The 2020 season is five weeks away, and while the uncertainty of the past few months has been gnawing, I’m throwing a little caution to the wind today to geek out about something I’ve been studying for a few years — offensive and defensive schemes.
[Editor’s Note: PFF’s advanced statistics and player grades are powered by AWS machine learning capabilities.]
I’m a data scientist, and while I have a decent understanding of the game of football, something does get lost when someone like me tries to classify offenses and defenses with the naked eye compared to true football geniuses like the Bill Belichicks and the Andy Reids of the world.
Luckily, people like me have tools that can help us get closer to understanding the variations and nuances of different schemes that NFL and NCAA football teams run. These mathematical tools, along with the data we collect at PFF, are a formidable match. So, let’s get started on these methods and how they set us up for the coming fall.
Our data has evolved a decent amount over the past 10 years or so, and one of the great evolutions has been the genesis of our collection of play-level data that can capture scheme. Some of these variables include whether there was play action or a run-pass option on a play, if such action resulted in the quarterback rolling right or left, how long it took the quarterback to throw a pass and which route he targeted (along with the other routes that receivers ran on the play).
In the run game, we chart primary and secondary run concepts, direction of the run play and if the run play came out of the shotgun, under center or in the pistol. Personnel groupings and actual formations are charted (and have been since we started), and things like whether there was motion on a play (which our friends at ESPN have showed adds a lot of value) are included in the data.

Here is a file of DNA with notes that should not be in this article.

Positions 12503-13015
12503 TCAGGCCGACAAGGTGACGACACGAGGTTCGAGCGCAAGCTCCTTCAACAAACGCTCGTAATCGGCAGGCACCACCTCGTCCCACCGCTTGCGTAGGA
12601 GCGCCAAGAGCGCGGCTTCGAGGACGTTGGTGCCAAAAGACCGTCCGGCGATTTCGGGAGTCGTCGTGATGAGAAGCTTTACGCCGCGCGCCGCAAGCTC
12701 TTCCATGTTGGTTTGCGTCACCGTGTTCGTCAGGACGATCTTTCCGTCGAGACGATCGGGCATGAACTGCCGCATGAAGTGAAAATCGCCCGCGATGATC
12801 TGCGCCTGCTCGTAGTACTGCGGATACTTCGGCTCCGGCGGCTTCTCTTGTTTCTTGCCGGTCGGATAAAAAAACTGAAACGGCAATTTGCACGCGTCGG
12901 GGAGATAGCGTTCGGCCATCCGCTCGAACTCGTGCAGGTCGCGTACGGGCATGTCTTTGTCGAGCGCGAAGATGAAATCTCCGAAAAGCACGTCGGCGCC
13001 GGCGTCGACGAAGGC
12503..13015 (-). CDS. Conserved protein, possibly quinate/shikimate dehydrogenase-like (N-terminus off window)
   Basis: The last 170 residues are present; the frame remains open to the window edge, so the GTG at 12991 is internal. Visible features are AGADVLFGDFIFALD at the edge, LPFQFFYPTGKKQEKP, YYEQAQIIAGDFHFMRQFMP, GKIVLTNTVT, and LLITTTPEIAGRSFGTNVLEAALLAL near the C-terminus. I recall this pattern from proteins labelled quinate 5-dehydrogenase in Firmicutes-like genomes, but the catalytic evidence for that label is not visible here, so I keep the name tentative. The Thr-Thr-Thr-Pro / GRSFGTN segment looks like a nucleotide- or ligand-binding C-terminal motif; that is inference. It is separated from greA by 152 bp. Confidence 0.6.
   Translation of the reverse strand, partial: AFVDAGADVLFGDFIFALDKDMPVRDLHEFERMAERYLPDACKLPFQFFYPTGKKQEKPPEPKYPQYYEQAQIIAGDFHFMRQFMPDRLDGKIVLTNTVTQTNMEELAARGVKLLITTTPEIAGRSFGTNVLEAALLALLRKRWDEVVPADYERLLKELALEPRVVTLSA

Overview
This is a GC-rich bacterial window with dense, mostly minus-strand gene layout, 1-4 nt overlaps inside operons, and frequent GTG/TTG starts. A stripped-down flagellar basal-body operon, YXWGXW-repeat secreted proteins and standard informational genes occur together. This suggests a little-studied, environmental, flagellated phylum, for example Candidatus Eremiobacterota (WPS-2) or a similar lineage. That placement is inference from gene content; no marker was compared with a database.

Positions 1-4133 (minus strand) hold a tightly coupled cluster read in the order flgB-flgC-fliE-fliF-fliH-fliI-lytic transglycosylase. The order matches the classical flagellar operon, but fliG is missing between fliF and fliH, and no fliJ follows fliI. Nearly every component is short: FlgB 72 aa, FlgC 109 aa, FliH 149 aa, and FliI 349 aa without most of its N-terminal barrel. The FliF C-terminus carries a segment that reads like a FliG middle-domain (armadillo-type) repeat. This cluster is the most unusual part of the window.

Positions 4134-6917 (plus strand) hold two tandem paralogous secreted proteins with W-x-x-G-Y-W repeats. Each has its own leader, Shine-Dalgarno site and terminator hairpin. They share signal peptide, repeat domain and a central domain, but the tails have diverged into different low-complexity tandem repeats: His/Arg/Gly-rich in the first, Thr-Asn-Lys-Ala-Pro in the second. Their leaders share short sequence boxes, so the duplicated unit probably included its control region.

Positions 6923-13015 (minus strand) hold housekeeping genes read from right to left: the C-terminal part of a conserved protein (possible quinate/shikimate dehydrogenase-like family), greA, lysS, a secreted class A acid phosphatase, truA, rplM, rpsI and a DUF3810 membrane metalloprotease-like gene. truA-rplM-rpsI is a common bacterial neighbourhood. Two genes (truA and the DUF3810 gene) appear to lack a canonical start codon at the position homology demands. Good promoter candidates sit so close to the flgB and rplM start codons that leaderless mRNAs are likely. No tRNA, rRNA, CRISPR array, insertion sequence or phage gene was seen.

On the defensive side of the ball, coverage schemes are charted, whether the middle of the field was open at the snap (and whether it was actually played as open, as opposed to shown), the number of pass rushers used and so on.
These variables have a number of issues if taken wholesale. For example, the amount of time a team runs play action on early downs is not independent of the amount of time they are in something other than 11 personnel or under center. The amount of time a team plays Cover 1 is not independent of the frequency in which they blitz.
Hence, while there are a number of features in a “scheme” dataset, the number of actual features is quite smaller and needs to be calculated via a technique known as principal component analysis, which is a linear dimensionality reduction technique that is ubiquitous in statistics and data science (you can learn more about this technique here).
Analysis – Offense
Once PCA is performed, we can look at these new variables to see how “close” teams and play-callers are to each other, either quantitatively through a calculation of distance or visually through something like the plot below:
Here, the X-axis represents the linear combination of the aforementioned offensive variables, which explains the highest percentage of the variance in this scheme-related data in the NFL from 2014 to 2019. This percentage (just under 8%) is not particularly high and is rivaled by the second principal component, which is displayed as the Y-axis in the plot above.
Still, despite the the large number of principal components necessary to capture a great deal of the variance in a data set modeling scheme at the NFL level, a simple plot like this does reveal some things: